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Look beyond private practice in 2018

Look beyond private practice in 2018

By Karin Derkley



Lawyers should look beyond private practice and towards the public sector as a career entry point, says the head of legal at recruitment company Hays, Veronica Walter.

Ms Walter says the latest Hays Jobs Report shows ongoing strong demand for government lawyers, particularly those well-versed in legal policy and specialists in Freedom of Information legislation.

"Rather than focusing purely on private practice, lawyers should look at entry level opportunities in the public sector as a wonderful way for them to get exposure to the legal industry. That can open up real doors for them - either as an interim role whilst applying for private practice positions, or as a longer term career.”

Legal policy skills will always be in demand, Ms Walter says. "The public sector and non government organisations are always looking for people who have got experience in policy, administration law and an understanding of legislation.

"There are always changes to policy, and every time there's a change in government you will see a demand for people with that strong policy experience."

With two elections on the horizon, the federal and state government will be rushing to get certain pieces of work completed, she points out.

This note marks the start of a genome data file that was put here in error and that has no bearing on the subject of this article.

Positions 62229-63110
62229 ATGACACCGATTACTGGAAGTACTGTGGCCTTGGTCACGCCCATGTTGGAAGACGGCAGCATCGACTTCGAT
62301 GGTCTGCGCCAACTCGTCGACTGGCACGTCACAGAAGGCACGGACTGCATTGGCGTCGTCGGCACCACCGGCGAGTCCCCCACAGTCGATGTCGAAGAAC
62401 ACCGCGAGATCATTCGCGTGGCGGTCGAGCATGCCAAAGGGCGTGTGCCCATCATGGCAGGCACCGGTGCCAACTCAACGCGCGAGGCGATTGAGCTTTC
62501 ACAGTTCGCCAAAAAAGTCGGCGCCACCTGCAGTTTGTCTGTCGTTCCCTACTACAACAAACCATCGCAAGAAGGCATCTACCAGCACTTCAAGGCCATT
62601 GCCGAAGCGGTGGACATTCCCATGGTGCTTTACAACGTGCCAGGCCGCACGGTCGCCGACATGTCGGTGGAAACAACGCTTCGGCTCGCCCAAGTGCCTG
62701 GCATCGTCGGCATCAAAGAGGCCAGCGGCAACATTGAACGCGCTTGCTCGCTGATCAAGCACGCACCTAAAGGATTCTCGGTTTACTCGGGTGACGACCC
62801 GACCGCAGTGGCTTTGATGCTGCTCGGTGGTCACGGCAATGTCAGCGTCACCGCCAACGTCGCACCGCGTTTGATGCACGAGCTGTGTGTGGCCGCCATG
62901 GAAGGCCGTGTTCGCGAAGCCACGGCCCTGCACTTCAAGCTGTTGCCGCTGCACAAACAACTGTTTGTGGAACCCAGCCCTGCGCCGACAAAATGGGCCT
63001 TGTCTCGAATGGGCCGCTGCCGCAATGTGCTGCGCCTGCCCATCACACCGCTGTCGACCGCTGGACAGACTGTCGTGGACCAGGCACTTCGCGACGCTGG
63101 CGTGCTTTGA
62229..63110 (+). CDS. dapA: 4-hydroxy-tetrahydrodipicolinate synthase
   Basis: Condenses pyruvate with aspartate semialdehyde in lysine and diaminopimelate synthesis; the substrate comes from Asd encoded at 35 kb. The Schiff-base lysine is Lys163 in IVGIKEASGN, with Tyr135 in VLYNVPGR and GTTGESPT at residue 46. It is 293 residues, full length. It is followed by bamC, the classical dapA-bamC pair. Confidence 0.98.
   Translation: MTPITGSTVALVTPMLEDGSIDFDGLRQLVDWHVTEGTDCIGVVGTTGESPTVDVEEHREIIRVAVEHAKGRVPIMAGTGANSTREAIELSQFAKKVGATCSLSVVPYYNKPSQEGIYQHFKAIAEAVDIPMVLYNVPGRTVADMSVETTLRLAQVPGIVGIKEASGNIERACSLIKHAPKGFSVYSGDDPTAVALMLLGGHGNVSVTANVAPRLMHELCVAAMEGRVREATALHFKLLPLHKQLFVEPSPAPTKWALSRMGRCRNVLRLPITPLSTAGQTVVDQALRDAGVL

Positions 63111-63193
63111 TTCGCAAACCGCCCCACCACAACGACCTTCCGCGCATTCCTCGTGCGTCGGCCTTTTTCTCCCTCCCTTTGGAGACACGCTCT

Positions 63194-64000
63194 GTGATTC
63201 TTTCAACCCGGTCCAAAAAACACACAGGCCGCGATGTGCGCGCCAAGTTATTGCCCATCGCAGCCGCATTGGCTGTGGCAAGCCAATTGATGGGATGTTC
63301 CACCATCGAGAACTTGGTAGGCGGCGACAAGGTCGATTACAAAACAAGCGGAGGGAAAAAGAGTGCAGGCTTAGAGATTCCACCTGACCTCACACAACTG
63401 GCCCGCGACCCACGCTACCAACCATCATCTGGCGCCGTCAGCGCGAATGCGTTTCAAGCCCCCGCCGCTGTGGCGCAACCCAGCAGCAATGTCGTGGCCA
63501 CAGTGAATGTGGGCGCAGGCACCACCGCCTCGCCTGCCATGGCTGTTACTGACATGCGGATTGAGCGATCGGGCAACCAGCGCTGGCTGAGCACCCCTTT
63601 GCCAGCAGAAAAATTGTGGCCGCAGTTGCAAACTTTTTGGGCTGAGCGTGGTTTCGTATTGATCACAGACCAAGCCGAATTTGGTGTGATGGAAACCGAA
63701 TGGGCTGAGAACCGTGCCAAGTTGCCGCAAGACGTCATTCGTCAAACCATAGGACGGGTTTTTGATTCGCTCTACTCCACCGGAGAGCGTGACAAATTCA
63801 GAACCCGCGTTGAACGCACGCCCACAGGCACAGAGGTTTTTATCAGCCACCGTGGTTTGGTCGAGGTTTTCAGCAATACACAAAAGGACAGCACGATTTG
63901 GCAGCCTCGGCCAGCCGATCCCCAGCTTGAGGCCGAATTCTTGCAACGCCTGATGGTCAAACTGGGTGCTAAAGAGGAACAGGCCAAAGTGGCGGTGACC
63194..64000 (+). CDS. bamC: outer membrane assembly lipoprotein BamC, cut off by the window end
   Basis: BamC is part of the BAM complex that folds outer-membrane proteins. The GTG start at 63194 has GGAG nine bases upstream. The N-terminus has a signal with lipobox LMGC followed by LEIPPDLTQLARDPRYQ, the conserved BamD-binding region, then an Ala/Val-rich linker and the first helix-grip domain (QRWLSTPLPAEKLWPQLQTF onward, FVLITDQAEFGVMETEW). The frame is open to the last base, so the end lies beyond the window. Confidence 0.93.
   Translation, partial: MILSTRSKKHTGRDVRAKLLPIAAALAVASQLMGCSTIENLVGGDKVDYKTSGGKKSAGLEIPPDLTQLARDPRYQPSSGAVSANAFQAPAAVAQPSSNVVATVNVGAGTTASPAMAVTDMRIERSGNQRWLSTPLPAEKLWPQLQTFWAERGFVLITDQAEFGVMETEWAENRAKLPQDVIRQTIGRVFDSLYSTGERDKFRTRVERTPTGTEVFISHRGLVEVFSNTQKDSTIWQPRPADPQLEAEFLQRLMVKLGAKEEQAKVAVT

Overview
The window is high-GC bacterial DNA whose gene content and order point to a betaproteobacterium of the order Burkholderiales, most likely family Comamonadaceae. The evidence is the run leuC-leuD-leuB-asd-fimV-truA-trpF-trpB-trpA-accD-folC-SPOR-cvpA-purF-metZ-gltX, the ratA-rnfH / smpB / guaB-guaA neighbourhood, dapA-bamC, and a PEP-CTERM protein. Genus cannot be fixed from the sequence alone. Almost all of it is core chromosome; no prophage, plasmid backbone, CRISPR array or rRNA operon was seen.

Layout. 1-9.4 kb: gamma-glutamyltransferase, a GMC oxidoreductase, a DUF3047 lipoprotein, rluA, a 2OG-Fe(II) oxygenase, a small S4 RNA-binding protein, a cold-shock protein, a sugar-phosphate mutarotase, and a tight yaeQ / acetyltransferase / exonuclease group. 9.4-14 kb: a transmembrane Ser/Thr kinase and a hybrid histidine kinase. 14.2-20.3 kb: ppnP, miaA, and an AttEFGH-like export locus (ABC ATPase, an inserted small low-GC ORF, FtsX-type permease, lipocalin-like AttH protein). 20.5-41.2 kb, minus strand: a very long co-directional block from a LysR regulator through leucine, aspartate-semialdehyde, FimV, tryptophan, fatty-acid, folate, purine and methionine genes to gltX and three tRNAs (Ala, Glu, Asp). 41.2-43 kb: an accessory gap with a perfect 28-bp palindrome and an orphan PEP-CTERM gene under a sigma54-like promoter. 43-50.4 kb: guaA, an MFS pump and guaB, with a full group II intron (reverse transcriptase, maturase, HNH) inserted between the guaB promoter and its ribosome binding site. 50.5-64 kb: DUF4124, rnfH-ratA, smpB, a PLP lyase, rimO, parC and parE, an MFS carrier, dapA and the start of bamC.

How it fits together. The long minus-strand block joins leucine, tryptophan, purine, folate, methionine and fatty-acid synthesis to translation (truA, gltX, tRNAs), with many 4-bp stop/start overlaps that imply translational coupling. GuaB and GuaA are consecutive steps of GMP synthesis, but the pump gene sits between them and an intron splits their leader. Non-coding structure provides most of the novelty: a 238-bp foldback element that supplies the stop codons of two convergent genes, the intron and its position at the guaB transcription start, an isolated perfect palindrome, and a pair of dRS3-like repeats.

Those seeking to transition out of private practice into policy law should also look for contract opportunities within the public sector, she says. "You may not find the perfect role initially - but a contract opportunity in a commercial capacity within government will get your foot in the door and give you exposure into policy work."

Changes to the Freedom of Information Act in Victoria last year have led to an increased need for contract staff to oversee those changes, Mr Walter points out. "There is a lack of skilled people who have an indepth understanding of the legislation and an understanding of what can and can’t be disclosed," she says.

Areas of high demand in private practice are in property and construction law, fuelled by Victoria's ongoing infrastructure boom, and in family law, where vacancies are constantly created by staff progressing up through to larger firms in the sector.

With the mergers of several mid and top tier firms, partners who can bring their own existing practice to a firm are much sought after, Ms Walter says.

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